If you are going to see the exquisite Hokusai showcase at the National Gallery of Victoria, or even if you aren’t, the temporary exhibit Buddha’s Smile is worth a look, and a listen. I’m not suggesting a direct link between the exhibits, by the way or even a broad, ‘let’s lump all the Asian art in together.’ For myself, I saw both Hokusai and this exhibit on different days for different reasons.
The Buddha’s Smile brings together items of many different purposes, in different styles, using different media, of various ages, from recent pieces from Australia to ancient textiles and timbers from across Indonesia, India and China and beyond. Each captures something unique about Buddha and Buddhist practice.
I’ve noted before, but a gallery can be an ocean of calm amid a bustling city. But calm doesn’t mean silent, nor empty. This exhibit has a sound track, and the room echoes with chanting. Rather than being a distraction away from the pieces, the sound-scape adds to the atmosphere and anchors the works to what is both a living, changing tradition, and an ancient one.
There are statues, worn by time, metal work figurines, betel items, and ceramics, along with newer interpretations of the figure of the Buddha, through painting and digital works. The one below, is quite striking:
But my favourite bit is a hidden nook, so shadowy it seems candle-lit.
I want to compare it to the inner sanctum, or a reliquary, and it reminded me of the 2014’s excellent Eikon: Icons of the Orthodox Christian World exhibition at the Art Gallery of Ballarat. And yet, Buddhism has its own language. Or perhaps the religious purpose of the art – its context – imbues it with significance? As in all art that is perhaps for each person to explore for themselves. But these votives and statues did seem to speak to me in ways the more modern works of this exhibit did not. Maybe it is the staging, as each communes with others?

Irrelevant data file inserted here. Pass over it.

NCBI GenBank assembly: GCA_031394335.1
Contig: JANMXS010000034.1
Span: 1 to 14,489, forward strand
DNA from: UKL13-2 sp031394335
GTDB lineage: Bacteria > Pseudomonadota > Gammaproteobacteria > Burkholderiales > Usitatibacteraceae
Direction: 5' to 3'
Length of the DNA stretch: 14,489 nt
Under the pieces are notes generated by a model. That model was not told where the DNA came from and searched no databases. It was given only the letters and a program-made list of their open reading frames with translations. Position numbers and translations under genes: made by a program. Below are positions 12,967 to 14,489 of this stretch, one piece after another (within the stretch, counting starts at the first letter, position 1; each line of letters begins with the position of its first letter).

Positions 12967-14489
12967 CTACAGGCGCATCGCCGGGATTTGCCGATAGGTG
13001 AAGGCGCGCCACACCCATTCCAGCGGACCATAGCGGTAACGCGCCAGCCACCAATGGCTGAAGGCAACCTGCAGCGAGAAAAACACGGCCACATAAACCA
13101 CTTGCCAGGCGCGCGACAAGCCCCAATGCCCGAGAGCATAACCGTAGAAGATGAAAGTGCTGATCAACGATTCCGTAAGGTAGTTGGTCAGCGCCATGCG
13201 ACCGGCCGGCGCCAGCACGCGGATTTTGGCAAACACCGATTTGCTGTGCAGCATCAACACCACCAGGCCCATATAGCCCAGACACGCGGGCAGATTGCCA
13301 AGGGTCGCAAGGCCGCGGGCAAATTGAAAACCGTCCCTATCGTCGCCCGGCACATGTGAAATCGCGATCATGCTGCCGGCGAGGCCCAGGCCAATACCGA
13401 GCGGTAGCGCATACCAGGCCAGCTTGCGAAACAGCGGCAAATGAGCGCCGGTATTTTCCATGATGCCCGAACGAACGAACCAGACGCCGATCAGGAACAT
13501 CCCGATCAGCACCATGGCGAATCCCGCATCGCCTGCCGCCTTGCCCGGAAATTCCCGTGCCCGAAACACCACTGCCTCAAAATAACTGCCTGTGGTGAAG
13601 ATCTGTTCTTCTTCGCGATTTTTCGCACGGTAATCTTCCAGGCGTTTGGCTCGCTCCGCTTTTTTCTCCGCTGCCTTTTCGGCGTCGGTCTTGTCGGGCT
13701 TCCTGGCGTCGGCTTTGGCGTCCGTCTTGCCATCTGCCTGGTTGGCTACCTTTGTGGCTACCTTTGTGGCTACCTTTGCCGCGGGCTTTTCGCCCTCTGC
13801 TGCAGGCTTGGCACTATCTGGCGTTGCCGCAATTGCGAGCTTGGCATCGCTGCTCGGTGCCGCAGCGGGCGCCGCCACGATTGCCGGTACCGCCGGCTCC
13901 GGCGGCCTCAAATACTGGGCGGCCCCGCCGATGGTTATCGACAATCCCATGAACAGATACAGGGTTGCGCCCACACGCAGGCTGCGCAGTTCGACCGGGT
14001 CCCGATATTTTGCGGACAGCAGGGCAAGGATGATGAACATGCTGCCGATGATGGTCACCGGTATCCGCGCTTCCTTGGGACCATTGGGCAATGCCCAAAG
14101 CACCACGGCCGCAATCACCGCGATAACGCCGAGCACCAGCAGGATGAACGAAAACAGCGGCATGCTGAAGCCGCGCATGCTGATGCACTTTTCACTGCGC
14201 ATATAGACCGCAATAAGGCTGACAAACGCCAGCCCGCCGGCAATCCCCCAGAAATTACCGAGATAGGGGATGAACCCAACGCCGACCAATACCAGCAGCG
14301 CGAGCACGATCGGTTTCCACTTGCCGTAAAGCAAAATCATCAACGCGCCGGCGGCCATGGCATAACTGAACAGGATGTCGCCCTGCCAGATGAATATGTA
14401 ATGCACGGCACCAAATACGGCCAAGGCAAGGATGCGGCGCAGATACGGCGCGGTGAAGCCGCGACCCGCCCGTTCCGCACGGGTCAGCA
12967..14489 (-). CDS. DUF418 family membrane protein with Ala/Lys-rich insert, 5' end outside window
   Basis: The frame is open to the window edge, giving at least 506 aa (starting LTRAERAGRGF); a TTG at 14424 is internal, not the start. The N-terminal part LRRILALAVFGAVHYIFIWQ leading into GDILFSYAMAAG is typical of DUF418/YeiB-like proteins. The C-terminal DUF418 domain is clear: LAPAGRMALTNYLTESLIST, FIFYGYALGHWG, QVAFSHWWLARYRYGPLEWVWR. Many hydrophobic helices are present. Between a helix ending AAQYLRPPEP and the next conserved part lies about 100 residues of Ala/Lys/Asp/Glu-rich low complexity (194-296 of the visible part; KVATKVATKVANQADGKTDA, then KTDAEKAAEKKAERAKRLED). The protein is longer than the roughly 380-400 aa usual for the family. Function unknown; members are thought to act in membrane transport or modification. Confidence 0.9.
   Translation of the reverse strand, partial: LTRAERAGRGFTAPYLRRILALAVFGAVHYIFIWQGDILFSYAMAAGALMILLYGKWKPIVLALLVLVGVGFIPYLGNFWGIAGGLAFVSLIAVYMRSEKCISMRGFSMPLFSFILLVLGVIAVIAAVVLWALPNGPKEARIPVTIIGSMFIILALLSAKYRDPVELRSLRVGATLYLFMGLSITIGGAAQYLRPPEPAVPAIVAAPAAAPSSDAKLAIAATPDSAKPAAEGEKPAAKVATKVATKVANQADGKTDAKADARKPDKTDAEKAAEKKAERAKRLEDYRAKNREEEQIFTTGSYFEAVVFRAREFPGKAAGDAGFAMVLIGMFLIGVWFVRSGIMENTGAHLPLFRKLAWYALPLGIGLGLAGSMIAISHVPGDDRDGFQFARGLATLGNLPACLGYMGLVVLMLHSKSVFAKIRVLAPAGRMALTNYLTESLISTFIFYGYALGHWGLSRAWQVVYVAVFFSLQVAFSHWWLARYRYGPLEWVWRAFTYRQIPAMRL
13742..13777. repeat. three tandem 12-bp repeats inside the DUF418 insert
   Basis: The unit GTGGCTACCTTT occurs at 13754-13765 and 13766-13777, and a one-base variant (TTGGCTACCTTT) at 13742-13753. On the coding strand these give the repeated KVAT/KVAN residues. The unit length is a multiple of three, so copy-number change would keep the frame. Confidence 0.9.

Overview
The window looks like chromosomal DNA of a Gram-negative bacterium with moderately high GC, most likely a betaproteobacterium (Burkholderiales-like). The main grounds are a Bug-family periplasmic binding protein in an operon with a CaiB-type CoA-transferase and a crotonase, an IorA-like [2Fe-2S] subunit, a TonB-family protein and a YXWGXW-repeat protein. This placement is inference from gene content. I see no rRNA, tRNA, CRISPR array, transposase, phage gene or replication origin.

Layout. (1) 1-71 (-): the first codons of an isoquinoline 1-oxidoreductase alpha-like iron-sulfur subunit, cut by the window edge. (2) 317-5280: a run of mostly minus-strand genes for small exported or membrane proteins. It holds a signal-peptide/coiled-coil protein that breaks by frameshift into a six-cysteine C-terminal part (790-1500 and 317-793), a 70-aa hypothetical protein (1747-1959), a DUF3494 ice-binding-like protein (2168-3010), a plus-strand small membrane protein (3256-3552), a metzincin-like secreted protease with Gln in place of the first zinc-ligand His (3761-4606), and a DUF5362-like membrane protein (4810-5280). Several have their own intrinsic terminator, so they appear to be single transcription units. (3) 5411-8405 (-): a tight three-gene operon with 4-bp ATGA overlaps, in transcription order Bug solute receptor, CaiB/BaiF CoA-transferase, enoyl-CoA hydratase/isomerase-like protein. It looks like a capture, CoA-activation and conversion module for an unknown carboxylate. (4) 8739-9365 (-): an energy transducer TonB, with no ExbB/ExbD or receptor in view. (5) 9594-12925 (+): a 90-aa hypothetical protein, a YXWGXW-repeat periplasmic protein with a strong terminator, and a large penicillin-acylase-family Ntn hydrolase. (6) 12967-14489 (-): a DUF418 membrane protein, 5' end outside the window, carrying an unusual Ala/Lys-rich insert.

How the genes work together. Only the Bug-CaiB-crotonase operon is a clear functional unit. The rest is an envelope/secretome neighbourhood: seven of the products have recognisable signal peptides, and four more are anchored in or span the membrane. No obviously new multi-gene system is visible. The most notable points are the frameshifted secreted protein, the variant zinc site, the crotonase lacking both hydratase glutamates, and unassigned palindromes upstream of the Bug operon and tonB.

Maybe it is not spirituality at all but the passage of time that lends a certain air to these artifacts. I do seem to be drawn to such things and the feelings they evoke. However, with these items, I wonder how much more powerful their effect is when located not in a gallery or museum, full of casual browsers, but in a temple or shrine, the sole focus of people who see and use them for their original purposes? As per usual I have no answers, but this time, I can see Buddha’s response: a smile.